250 ml. at pH 5.5 containing crude HPL (2 gm. placental pulp) is brought to 20 percent acetone concentration (v./v.) by slow addition of chilled acetone. The resulting precipitate is collected at the centrifuge and discarded and the soluble portion is brought to acetone concentration of 50% (v./v.). After overnight standing the insoluble HPL is recovered at the centrifuge and dialyzed to remove acetone and salts. During this dialysis a small amount of a colored precipitate is formed in the sac and is removed by centrifugation. The supernatant is concentrated by dialysis against granulated sucrose to a volume of 2.7 milliliters, and this protein solution is treated by electrophoresis on polyacrylamide gel. Electrophoresis is carried out in a 5 centimeter diameter by 7 centimeter height column of 3 percent cross-linked polyacrylamide gel at pH 9.2. Separation proceeds for four hours at 300 volts and 50 ma. During this time the migrating components are eluted from the bottom of the column by fresh 0.1 molar tris-glycine buffer, pH 9.2 and conveyed to a fraction collector. Ten milliliter fractions are taken with ultraviolet spectrophotometric readings at 280 m being used to detect protein components. Suitable tube contents are pooled, dialyzed and freeze-dried to powders to yield the following fractions and activities:
Immunological potency Yield (#5. to Preparation (mg) inhibit) 3 1. 0 17 O. 09 23 0. 08 37 1 0 38 1. 0 h standard 0.06
EXAMPLE 3 molar urea and the solution is carefully applied to the column of three percent polyacrylamide gel for electrophoresis. The gel used in this electrophoresis is formed by mixing 3 ml. of solution I (acrylamide 20 gms.; bisacrylamide 0.6 gm.; water, q.s. to milliliters); 7 ml. of solution II (N,N,N,N'-tetramethylene diamine 1 ml.; 0.02 M tris-glycine buffer pH 9.5 99 ml.) and 10 ml. of solution III (ammonium persulfate 0.2 gm.; water q.s. ad 100 ml.). The mixed solution is used to cast a cylinder 7 centimeters in height by 5 centimeters in diameter and electrophoresis is carried out for five hours at a potential of 275 volts and 75 ma. current. During this time the lower surface of the gel cylinder is continuaully swept with fresh, pH 9.2-tris-glycine buffer, 0.09 M. The efiluent is directed to a fraction collector for collection of 10 ml. fractions at a flow rate of 400 ml. per hour. Protein fractions are detected as heretofore by measurement of optical density at 280 mp. Collections in the following tubes are pooled for determination of immunological po- EXAMPLE 4 An aqueous solution at pH 5 .5 of crude human placental lactogen is brought to a concentration of 20 percent acetone and the resulting precipitate is removed by centrifugation and discarded. The clear supernatant is brought to 50 percent acetone concentration to a precipitate of the HPL. Dialysis to remove salts and acetone followed by freezedrying yields 4.4 gms. of partially purified HPL. 1.5 gm. of this material is dissolved in 20 ml. of an aqueous urea solution and the resulting solution is carefully layered onto a column of 3 percent cross-linked polyacrylamide gel, formed from the reagents described in above Example 3. The dimensions of the column are 11.4 centimeters in height and 5 centimeters in diameter. A potential of 180 volts and a current of ma. are applied for 6 hours. During this time the migrating components are swept from the bottom of the gel cylinder by a flow of 0.1 molar tris-glycine buffer, pH 9.1, into a fraction collector as described supra. Appropriate tubes by density of protein measurements are pooled and the resulting fractions are dialyzed and freeze-dried. Repetition of the process twice yields from the total of 4.4 gms., 810 mg. of purified human placental lactogen. Assays by the body weight gain method of Parlow et al. Endocrinology 77:1126 (1965) gave the following results after 8 days.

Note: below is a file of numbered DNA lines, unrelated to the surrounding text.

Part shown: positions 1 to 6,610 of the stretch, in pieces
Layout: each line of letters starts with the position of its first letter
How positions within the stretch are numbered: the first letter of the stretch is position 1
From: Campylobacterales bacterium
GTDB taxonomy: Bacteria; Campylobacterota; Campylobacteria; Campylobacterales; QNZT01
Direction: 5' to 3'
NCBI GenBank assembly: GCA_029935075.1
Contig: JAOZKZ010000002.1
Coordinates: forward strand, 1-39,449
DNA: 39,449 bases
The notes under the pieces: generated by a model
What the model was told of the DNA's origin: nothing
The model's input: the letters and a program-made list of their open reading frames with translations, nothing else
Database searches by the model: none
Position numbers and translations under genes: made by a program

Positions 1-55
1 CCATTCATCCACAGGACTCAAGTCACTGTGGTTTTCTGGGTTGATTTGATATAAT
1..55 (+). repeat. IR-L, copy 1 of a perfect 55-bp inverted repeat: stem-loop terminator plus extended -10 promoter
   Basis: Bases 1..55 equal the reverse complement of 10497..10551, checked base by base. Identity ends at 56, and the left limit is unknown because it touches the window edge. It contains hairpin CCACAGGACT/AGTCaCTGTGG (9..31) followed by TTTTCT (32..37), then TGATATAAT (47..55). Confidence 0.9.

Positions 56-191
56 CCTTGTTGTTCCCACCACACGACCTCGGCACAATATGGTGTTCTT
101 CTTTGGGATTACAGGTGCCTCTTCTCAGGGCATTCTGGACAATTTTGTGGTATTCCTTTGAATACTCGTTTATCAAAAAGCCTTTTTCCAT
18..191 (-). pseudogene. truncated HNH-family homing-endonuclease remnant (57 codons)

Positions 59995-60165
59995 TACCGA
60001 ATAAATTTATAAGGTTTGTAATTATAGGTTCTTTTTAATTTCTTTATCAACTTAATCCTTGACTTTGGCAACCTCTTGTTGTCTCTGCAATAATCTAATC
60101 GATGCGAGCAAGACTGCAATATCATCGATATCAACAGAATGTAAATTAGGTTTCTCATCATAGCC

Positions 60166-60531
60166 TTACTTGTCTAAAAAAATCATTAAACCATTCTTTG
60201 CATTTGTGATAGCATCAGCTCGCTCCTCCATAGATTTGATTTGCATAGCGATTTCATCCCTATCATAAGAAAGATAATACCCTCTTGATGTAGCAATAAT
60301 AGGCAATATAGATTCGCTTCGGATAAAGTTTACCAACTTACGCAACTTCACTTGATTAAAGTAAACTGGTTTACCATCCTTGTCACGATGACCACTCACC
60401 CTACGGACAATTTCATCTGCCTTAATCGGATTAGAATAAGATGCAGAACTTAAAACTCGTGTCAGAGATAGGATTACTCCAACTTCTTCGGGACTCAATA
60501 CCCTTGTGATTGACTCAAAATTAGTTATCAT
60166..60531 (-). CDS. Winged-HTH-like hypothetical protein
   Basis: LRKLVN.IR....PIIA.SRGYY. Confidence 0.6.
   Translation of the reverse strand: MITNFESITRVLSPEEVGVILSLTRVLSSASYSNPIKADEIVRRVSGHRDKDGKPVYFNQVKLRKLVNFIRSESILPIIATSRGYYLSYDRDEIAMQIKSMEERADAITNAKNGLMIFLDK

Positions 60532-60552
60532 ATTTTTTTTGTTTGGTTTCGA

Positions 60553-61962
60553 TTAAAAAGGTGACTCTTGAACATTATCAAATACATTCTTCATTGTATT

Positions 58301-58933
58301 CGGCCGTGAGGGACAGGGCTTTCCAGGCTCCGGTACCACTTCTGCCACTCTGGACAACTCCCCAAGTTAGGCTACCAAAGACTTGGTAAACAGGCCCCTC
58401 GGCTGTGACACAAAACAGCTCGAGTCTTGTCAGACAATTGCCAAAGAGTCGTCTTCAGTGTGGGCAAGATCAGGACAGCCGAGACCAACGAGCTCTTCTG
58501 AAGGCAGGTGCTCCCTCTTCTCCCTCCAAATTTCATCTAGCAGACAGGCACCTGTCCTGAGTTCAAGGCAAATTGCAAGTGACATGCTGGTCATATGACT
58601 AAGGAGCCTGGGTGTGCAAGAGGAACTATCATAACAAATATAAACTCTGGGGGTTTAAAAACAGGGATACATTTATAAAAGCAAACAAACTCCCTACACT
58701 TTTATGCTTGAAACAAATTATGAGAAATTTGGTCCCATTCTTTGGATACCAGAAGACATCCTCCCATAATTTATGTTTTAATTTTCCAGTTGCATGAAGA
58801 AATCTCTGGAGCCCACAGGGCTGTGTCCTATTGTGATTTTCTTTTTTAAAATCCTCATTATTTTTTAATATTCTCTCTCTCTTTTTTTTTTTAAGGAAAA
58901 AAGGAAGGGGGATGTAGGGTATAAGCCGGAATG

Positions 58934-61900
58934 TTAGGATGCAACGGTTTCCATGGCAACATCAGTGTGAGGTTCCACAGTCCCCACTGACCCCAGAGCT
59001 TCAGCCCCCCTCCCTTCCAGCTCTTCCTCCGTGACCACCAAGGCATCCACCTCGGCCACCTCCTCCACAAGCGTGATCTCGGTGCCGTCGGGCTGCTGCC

Abody weigh Preparation Total dose/rat (gm.)
Saline control 0. 79=l=0. 19 NIH growth hormone 10. 863:1. 67
I claim: 1. A process of purifying human placental lactogen which consists essentially of:
(3) precipitating from said soluble portion an insoluble precipitate at an acetone concentration of from about 35 percent to about 55 percent v./v. and separating said precipitate from the soluble fraction;
(4) dissolving said precipitate in an aqueous solution at a pH of from about 7 to about 9.5; and
(5) in an inert supporting medium of cross-linked polyacrylamide gel and a discontinuous aqueous butter system electrophoretically separating the aqueous solution into fractions of varying immunological and biological activities, and separately eluting by sweeping the end of the gel with a buttered solution and recovering said fractions.
Ferris et al., Blood, vol. 19, No. 4, pp. 479-481 April F. C. EDMUNDSON, Primary Examiner US. Cl. X.R.